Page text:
Overclocking ATI’s Radeon HD 5970
Although ATI felt the pressure to keep its Radeon HD 5970 under 300W for the sake of those folks with 750 and 850W power supplies, the card was originally designed to hit 5870 frequencies and deal with the corresponding thermal load that would have created. Thus, you have hardware on-board well-suited for overclocking, yet technically overkill for the 5970’s stock specifications.
There’s the 400W-capable vapor chamber-based cooler, for example. ATI also uses a programmable PWM fan controller able to monitor 12 different points on the board. Screened ASICs, higher-binned memory chips, and beefier digital VRMs are all part of the effort to infuse extra headroom “similar to what you get on a Black Edition Phenom II,” AMD says. That last part is a bit ironic; anyone willing to spend $600 on graphics should be looking to an overclocked Core i7 to help balance it out.
Complementing the purportedly more-scalable hardware is a bit of special software. The voltage tweaking utility comes first. ATI’s reference example took our GPU from 1.05V to 1.1625V and our memory from 1.1V to 1.15V. We’re curious to see if third-party board vendors choose any voltage levels above or below those levels. Second, ATI caps the core and memory clocks much higher, letting you choose up to 1,000/1,500 MHz frequencies. We were able to get our sample stable at 925/1,300MHz.
I’m not a huge fan of running overclocking numbers on vendor-supplied launch samples for fairly obvious reasons. However, overclocking is supposed to be a big part of what makes this board unique, so without further ado…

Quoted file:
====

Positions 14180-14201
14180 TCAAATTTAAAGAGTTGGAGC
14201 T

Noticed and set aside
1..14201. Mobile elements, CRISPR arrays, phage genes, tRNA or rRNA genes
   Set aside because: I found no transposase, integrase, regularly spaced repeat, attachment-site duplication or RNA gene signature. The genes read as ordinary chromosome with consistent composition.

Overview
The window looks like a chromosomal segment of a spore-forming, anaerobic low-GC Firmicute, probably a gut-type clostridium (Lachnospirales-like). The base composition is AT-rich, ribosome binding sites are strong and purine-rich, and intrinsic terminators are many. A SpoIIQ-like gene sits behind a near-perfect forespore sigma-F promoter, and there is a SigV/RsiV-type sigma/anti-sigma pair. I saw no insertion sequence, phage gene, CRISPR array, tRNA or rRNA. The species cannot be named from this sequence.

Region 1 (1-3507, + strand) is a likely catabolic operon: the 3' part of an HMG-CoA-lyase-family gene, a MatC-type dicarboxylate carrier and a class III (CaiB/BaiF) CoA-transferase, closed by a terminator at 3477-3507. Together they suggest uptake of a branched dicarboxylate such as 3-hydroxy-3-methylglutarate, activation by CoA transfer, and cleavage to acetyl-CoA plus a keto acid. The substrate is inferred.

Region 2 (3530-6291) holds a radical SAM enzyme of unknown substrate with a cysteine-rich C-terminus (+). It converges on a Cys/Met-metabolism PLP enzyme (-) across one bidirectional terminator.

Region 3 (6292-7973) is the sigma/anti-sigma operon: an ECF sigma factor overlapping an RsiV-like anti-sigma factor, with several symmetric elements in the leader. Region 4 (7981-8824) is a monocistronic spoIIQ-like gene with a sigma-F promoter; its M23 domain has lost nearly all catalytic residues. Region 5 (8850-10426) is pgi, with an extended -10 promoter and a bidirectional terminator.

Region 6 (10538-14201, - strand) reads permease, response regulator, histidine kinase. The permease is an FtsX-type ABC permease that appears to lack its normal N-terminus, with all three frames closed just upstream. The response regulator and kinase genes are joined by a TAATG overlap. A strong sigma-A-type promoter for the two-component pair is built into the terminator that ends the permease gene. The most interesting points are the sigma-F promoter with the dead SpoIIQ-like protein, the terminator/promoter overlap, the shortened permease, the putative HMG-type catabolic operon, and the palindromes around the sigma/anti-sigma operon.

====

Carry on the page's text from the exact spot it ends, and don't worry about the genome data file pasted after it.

All of our numbers here are at 1920x1200 (or 1900x1200 in the case of Crysis), with game-specific details listed on the y-axis. As you can see, in some cases, overclocking has a profound effect on performance—from between 30%+ in Far Cry 2 to just under 2% in the very CPU-bound Left 4 Dead.
Unfortunately, hitting Radeon HD 5870 frequencies (850/1,200 MHz) requires upping the 5970’s voltages in order to achieve stability.
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today's a great day for graphics , as the bar's been raised again !Reply
bawhaha i was waiting for thisReply
5970 picture of it in size comparison is priceless to me it's freaking huge card.
But really how are they going to get 2 chips for 5970 when they can't even get 1 for 5870 :)
Wonder if this would get the same framerates as a 5870 in a AMD 965 system ?Reply
In your face Gt240 =PReply
I'm getting more concerned with Nvidia these days. They keep playing with these low-end cards and haven't made anything all that great in almost a year. Hopefully Fermi doesn't turn into Itanic II.Reply
Sweet, another amazing card to drool at, too bad I can't afford it. Thanks for including CF'ed 5870's, that's what I wanted to compare it to the most. The release seems to coincide with the driver update. Everybody make sure to update your drivers to 9.11 :)Reply
Also, because 9.11 is out, you can also try out Adobe's Flash 10.1 prelease to try out GPU-accelerated flash
Wooww...4.3 billion transistors, low idle power, it's pricey but this baby has lots of potential :)Reply
I think ATI driven NVIDIA into a corner this time, i love the competition :)
Sweet but can't see spending 600 on a card...Reply
commodore64i love the competitionThere is no competition yet >_< prices are way up there!!!Reply
I'll wait for a price drop since there are 0 DX 11 games out currently. Hope this forces further drops in the 4870s.